He decided to ask the school principal, Anita O’Neal if he could rebuild the gardens and start a garden-based curriculum in Spring 2015.

Lucke presented the idea for this pilot garden to principal O’Neal and the school board, Lucke got permission to rebuild the gardens and work with second-graders to test out the gardens under the leadership of Mrs. Laura Ruiz, a teacher at Bowden Elementary.

“I’m all about gardening and nature and stuff like that, so I think it was just a perfect fit,” Ruiz said.

Several long beds and an indoor area with three shorter beds would be tilled, weeded, and seeded as part of the revamped garden space. Lucke helped repair existing beds and bring in a new bed, too.

In the spring of 2014, Bowden Elementary allowed Lucke to implement his pilot gardening program into a full-fledged garden-based curriculum and school garden. Students harvested eggplants, bell peppers, broccoli, cauliflower, lettuce, tomatoes, and jalapeños.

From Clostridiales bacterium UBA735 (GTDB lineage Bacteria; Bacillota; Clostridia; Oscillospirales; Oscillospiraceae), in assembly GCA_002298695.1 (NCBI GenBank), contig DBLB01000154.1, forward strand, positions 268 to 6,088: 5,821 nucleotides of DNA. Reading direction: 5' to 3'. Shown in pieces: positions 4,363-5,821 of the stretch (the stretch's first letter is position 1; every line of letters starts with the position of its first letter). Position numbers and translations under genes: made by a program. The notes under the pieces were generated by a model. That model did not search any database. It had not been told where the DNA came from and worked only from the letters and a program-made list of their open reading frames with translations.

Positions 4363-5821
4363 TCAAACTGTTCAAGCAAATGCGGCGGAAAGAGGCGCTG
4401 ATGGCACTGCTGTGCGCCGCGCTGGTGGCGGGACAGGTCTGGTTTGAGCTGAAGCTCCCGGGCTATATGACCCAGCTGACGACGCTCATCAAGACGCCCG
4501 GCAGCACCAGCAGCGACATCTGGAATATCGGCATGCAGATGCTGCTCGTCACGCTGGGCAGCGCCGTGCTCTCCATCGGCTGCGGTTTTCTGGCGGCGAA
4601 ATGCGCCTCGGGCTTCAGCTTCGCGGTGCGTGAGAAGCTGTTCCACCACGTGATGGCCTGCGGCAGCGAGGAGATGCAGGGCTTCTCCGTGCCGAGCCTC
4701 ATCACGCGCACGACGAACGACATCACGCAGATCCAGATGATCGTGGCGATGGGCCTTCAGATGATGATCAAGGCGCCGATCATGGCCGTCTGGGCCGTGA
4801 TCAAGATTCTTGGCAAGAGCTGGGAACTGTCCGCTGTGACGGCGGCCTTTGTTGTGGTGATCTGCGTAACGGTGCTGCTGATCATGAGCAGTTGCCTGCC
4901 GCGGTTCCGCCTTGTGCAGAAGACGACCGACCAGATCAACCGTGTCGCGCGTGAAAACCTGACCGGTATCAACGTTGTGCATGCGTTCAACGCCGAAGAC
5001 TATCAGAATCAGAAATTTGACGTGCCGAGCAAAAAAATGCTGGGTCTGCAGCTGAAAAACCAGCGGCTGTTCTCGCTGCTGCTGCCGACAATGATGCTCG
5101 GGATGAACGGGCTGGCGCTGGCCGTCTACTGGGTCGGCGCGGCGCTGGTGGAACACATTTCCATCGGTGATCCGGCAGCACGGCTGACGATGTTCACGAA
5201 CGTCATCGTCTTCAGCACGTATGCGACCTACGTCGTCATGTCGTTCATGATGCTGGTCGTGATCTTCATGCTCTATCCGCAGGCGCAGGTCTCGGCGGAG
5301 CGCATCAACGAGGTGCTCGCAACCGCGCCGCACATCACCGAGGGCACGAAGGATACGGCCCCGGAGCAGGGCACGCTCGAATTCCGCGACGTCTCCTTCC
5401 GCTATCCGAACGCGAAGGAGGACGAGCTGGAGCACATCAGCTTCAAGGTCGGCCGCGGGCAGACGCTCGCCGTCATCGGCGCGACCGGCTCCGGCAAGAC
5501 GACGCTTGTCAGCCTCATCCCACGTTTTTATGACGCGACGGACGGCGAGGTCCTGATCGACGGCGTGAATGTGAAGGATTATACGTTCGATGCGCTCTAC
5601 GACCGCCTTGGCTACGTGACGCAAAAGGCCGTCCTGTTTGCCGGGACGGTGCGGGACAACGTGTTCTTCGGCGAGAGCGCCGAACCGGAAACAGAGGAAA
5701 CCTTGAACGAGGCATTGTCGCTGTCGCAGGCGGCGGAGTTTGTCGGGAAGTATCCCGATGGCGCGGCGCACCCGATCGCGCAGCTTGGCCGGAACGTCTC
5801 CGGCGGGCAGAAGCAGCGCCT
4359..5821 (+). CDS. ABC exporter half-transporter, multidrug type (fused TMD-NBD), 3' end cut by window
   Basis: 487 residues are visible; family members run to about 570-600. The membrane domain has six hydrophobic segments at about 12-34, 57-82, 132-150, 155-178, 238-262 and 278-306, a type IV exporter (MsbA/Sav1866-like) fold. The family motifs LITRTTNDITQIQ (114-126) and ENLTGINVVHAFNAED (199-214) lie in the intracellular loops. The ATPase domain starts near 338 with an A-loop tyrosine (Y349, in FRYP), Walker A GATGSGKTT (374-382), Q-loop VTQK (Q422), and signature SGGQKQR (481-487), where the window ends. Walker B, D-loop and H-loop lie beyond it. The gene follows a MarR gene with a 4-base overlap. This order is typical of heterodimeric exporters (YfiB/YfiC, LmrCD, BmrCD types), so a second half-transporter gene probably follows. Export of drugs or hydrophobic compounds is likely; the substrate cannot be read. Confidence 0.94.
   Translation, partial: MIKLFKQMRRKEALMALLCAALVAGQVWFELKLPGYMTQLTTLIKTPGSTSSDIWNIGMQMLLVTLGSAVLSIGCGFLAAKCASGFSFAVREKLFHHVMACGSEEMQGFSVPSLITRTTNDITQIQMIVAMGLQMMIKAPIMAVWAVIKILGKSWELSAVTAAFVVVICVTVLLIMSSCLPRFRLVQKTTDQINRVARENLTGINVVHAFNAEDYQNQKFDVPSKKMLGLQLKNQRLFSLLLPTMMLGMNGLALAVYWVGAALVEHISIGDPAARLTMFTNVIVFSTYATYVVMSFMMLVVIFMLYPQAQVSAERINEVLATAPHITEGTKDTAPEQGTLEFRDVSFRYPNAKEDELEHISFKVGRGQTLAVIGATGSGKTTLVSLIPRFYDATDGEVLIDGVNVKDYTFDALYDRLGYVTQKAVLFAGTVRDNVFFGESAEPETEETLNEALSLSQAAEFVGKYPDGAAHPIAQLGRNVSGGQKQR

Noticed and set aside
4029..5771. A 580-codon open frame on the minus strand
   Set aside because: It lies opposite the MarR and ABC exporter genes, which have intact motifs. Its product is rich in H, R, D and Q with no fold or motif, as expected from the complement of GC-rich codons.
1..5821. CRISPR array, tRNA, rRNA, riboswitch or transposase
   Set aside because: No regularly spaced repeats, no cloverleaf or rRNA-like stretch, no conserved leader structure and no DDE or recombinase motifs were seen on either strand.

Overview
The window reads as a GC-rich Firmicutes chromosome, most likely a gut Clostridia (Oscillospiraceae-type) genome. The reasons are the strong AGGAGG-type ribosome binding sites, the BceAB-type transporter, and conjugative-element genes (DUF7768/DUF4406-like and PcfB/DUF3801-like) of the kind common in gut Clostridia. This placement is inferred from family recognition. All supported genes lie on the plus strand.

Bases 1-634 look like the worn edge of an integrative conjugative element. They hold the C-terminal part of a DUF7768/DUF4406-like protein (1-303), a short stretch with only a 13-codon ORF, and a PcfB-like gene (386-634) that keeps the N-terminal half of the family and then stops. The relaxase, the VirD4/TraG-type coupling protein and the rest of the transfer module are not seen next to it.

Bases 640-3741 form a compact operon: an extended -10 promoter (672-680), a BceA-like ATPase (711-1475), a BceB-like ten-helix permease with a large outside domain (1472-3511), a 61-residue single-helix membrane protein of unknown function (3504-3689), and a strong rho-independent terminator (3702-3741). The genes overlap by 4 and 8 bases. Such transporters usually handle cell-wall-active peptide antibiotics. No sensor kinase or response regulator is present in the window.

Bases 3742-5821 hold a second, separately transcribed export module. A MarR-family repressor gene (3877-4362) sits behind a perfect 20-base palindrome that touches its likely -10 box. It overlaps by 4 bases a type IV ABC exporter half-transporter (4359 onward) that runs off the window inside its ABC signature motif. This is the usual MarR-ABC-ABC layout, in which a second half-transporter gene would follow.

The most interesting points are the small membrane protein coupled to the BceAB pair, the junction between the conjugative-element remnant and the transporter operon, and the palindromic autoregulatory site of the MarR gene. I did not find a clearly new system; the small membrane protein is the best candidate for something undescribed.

ENACTMENT: Finding Land, Support, and Funding

In the fall of 2015, a new opportunity arose to build a community garden.

The Promise Zone—which combined three grants including the Promise Grant, from the Department of Education, the Choice Grant from the Department of Housing and Urban Development, and the Byrne Grant from the Department of Justice—was looking to restore areas on the Eastside of San Antonio in need.

Lucke had been consulting with Victor Zuniga, a property manager for Franklin Management, about a community garden for the Sutton Oaks Apartment complexes.